*bats eyelashes*

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Book Tag: Emotions in Colours

My girl Greyson, over at Greyson Reads, tagged me to do this original gem created by Cait @ Paper Fury, which was inspired by a couple of G’s other blog posts. It’s colours as emotions as related to books.

It’s like our very own booknerd version of Emotion-evoked Synesthesia. (Google it, it’s pretty cool.)

Of course, I will never experience Synesthesia because, I’ll be honest, I’m pretty dead on the inside. This tag could end up being exceptionally difficult for me, but I’ll usually try anything once – even emotions.

Once.

empty kate mckinnon GIF by Saturday Night Live

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Review: Dark Game (DI Kelly Porter, #1) by Rachel Lynch

37067922★★★

Welcome to another edition of Krystin Struggles To Write A Review For A Book That Was Just Okay!

These are my least favourite reviews to write. I think I’m a person who creatively operates best under strong swings on the emotional spectrum. Writing a review for a book that didn’t get me fired up either way is kind of like being asked “how was your weekend?” by an expectant colleague and struggling to come up with an answer because all you did was lay around in your PJs mindlessly watching repeats of Live PD.

That Dan Abrams sure does like him some tightly fit sweaters. And I am not complaining.

I don’t know, guys… Do you want to talk about this book or do you want to talk about Dan Abrams’ wardrobe? I’m leaning more towards wardrobe. Blue is really his colour.

Alright, alright! I’ll stop.

yas checking out GIF by Vanessa Marie Carter

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#Throwback Thursday: 05.10.18

Omigod, get your scrunchies and acid wash jeans, it’s #tbt time!

blast from the past throwback thursday GIF by Denyse®

Okay, so acid wash and scrunchies are decidedly a very 90s reference, but I’m a 90s kid. I still think the 70s were like 20 years ago, not 40+. So, give me a break.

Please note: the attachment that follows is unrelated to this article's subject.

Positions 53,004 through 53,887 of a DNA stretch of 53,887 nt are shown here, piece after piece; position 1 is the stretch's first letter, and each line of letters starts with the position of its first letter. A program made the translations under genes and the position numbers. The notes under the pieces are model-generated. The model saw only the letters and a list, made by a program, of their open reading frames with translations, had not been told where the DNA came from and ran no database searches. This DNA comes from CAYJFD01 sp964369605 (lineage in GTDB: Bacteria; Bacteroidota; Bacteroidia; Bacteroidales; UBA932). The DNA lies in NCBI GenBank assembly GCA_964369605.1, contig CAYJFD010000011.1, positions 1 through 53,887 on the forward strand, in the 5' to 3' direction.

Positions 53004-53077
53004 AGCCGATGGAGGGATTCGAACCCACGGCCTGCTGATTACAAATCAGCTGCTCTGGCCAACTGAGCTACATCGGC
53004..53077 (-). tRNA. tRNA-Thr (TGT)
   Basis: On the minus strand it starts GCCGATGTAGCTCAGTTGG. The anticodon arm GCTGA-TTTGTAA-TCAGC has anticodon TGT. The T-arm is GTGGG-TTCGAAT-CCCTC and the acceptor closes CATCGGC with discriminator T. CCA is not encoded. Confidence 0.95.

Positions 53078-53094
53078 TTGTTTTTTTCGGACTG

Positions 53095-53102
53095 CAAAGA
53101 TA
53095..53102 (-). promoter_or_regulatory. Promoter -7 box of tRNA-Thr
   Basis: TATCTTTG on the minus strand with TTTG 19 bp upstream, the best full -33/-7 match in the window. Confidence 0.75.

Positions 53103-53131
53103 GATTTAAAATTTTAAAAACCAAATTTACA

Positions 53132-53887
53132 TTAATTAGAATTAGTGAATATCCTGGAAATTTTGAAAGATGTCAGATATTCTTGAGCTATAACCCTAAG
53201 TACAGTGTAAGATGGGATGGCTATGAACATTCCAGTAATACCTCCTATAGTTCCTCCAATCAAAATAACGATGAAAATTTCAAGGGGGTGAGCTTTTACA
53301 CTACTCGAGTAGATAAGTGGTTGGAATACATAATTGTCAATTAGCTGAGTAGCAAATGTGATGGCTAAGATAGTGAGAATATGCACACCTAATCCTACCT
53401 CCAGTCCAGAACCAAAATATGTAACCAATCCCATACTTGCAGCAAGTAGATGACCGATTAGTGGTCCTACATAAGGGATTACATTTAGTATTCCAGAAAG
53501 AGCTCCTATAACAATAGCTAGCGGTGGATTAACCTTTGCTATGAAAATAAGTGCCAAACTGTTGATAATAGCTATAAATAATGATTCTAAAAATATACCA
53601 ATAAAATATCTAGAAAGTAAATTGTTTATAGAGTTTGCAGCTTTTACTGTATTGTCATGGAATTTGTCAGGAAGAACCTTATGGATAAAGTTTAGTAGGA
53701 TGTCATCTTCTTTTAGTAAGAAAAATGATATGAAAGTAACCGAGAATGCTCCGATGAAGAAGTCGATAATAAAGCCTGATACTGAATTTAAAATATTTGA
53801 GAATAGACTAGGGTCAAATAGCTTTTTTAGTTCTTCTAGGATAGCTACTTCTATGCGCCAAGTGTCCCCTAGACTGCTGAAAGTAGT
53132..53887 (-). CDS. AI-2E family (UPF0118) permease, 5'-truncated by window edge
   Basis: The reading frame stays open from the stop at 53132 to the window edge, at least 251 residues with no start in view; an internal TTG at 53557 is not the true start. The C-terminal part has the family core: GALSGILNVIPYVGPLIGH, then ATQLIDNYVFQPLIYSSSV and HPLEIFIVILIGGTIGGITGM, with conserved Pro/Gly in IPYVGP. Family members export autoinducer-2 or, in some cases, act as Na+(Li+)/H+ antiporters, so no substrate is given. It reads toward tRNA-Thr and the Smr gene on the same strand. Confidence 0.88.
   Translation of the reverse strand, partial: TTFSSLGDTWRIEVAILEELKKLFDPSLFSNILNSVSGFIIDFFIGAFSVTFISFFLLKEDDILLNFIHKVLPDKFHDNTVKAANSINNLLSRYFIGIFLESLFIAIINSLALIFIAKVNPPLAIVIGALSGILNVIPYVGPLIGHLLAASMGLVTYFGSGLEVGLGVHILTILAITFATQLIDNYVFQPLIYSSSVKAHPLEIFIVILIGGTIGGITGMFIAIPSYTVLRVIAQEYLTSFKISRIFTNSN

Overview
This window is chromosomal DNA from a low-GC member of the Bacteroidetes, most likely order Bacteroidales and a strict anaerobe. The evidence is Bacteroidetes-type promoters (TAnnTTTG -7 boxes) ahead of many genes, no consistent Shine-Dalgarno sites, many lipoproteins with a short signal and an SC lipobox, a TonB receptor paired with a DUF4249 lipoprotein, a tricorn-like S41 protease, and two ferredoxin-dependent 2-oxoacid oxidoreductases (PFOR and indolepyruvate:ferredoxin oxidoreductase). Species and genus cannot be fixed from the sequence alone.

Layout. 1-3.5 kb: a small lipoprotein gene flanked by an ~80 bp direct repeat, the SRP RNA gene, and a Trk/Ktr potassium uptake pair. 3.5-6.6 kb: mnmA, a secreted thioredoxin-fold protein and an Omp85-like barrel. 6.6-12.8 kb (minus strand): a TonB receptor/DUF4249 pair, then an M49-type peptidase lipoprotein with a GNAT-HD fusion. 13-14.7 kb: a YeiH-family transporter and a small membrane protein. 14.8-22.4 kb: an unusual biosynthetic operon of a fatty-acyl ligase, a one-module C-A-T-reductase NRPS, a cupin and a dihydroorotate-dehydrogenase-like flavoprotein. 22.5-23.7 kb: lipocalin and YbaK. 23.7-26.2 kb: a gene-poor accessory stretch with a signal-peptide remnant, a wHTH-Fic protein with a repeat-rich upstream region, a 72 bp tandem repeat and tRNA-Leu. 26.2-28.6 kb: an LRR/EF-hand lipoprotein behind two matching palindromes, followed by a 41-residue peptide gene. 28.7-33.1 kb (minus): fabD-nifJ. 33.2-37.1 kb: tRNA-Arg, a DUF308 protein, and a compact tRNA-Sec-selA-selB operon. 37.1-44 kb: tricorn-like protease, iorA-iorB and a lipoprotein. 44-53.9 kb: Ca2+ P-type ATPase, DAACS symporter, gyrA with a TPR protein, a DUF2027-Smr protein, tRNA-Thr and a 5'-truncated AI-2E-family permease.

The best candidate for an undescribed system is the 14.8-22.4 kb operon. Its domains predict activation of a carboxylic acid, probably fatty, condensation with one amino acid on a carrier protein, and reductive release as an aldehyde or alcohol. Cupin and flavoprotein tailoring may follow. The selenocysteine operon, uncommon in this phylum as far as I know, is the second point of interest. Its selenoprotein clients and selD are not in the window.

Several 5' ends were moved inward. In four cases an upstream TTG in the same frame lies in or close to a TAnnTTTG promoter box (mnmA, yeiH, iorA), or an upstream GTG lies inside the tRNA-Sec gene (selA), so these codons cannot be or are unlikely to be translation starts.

Anyway, here’s how bookworm #tbt works: Pick a book you read in the past, tell us why you love it. Then pick a book that’s been on your TBR for a while and give the reasons why you still want to read it after all this time.

This is typically a super easy post for me because my TBR pile is out of control! There’s not a chance in hell I’ll ever read everything I want to. I know you can relate.

So first up….

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Review: The Last Mrs. Parrish by Liv Constantine

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“What we’ve got here is a failure to communicate.” 

This quote from the 1967 film, COOL HAND LUKE, basically sums up how I’m feeling after reading this book. And I’ve never even seen the movie. The quote just came to me, as a thing I know somehow, deep from within the pop culture recesses of my mind. There’s a lot of useless information in there.

I might also go with: “…in the galaxy of This Sucks Camel Dicks!” Stepbrothers, 2008.

What I mean to say is: I wish the publishers hadn’t stuffed this novel into the psychological-thriller genre just because that’s where all the cool kids are, and had instead been honest about what this book is: a dark romance meets women’s fiction meets soap opera intrigue with a terrible, TERRIBLE message.

It’s not a thriller. I’m sorry, but no. I am not thrilled.

Had I known this from the start, I would have passed on reading it, because this level of dramatic soap-opera nutty-ness is just not my thing. It lacks humour and humanity, and is overpopulated with terrible one-liners, cliches and silly dialogue and tropes that feel like a reenactment. And the writing is derivative and basic.

Not to mention, the internal misogyny that permeates the entire theme gets my feminist hackles up.

Anyway….I didn’t know I shouldn’t read this, so I did, and now I have library late fees and a shitty review to write, so buckle in, bitches.

(This could get mildly spoiler-y because I’m going to rant, so if you’re super excited to read this, here’s my takeaway: Don’t waste your time with this, unless you’re cool with domestic abuse. Otherwise, read on!)

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Book Tag: The Ultimate Book Tag – 25 Bookish Questions

IT’S FRIDAY!

ken block friday GIF by Ford

Bonus for me: I’ve got Monday off work. I’m determined to make this weekend super productive for reading! It’s top priority.

I’d say last night was pretty productive for reading, as well, because I literally had no other choice. When I got home from work around 5PM, the power was out at my house, as well at 223 other houses. And we didn’t get electricity back until this morning! Joy-of-fucking-joys!

I felt like an Amish person – lighting candles, walking around in the dark, crying that we have no Wi-Fi (Amish people cry about that, right?)

As expressed by my 14-year-old stepkid: “I want to look at memes! This sucks!”

I hear you, junior.